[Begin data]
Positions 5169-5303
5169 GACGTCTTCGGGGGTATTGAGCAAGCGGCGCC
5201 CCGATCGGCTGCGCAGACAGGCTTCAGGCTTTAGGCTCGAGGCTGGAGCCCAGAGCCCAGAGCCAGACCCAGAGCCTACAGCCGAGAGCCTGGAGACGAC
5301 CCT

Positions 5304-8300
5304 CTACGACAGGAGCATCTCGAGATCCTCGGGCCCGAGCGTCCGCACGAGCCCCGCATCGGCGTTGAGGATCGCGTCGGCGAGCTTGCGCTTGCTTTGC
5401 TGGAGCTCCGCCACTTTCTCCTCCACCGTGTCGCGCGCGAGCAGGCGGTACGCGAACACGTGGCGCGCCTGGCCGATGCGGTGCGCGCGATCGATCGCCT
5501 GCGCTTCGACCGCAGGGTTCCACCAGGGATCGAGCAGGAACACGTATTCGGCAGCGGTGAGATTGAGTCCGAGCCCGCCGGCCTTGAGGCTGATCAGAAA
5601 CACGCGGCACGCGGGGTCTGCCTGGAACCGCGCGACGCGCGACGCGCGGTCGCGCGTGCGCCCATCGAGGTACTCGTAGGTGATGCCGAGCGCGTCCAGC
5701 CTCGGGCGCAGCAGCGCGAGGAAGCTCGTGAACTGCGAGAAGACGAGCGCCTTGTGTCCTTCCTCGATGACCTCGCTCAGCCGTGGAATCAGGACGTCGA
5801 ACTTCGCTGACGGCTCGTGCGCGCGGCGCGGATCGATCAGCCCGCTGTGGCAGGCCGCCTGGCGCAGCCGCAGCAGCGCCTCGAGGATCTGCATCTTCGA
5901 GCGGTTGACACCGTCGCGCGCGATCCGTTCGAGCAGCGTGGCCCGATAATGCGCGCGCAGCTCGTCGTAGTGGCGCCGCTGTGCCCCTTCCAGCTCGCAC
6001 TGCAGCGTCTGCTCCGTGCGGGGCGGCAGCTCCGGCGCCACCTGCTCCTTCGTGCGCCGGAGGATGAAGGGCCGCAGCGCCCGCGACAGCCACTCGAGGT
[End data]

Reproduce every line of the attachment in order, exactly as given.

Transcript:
Positions 5169-5303
5169 GACGTCTTCGGGGGTATTGAGCAAGCGGCGCC
5201 CCGATCGGCTGCGCAGACAGGCTTCAGGCTTTAGGCTCGAGGCTGGAGCCCAGAGCCCAGAGCCAGACCCAGAGCCTACAGCCGAGAGCCTGGAGACGAC
5301 CCT

Positions 5304-8300
5304 CTACGACAGGAGCATCTCGAGATCCTCGGGCCCGAGCGTCCGCACGAGCCCCGCATCGGCGTTGAGGATCGCGTCGGCGAGCTTGCGCTTGCTTTGC
5401 TGGAGCTCCGCCACTTTCTCCTCCACCGTGTCGCGCGCGAGCAGGCGGTACGCGAACACGTGGCGCGCCTGGCCGATGCGGTGCGCGCGATCGATCGCCT
5501 GCGCTTCGACCGCAGGGTTCCACCAGGGATCGAGCAGGAACACGTATTCGGCAGCGGTGAGATTGAGTCCGAGCCCGCCGGCCTTGAGGCTGATCAGAAA
5601 CACGCGGCACGCGGGGTCTGCCTGGAACCGCGCGACGCGCGACGCGCGGTCGCGCGTGCGCCCATCGAGGTACTCGTAGGTGATGCCGAGCGCGTCCAGC
5701 CTCGGGCGCAGCAGCGCGAGGAAGCTCGTGAACTGCGAGAAGACGAGCGCCTTGTGTCCTTCCTCGATGACCTCGCTCAGCCGTGGAATCAGGACGTCGA
5801 ACTTCGCTGACGGCTCGTGCGCGCGGCGCGGATCGATCAGCCCGCTGTGGCAGGCCGCCTGGCGCAGCCGCAGCAGCGCCTCGAGGATCTGCATCTTCGA
5901 GCGGTTGACACCGTCGCGCGCGATCCGTTCGAGCAGCGTGGCCCGATAATGCGCGCGCAGCTCGTCGTAGTGGCGCCGCTGTGCCCCTTCCAGCTCGCAC
6001 TGCAGCGTCTGCTCCGTGCGGGGCGGCAGCTCCGGCGCCACCTGCTCCTTCGTGCGCCGGAGGATGAAGGGCCGCAGCGCCCGCGACAGCCACTCGAGGT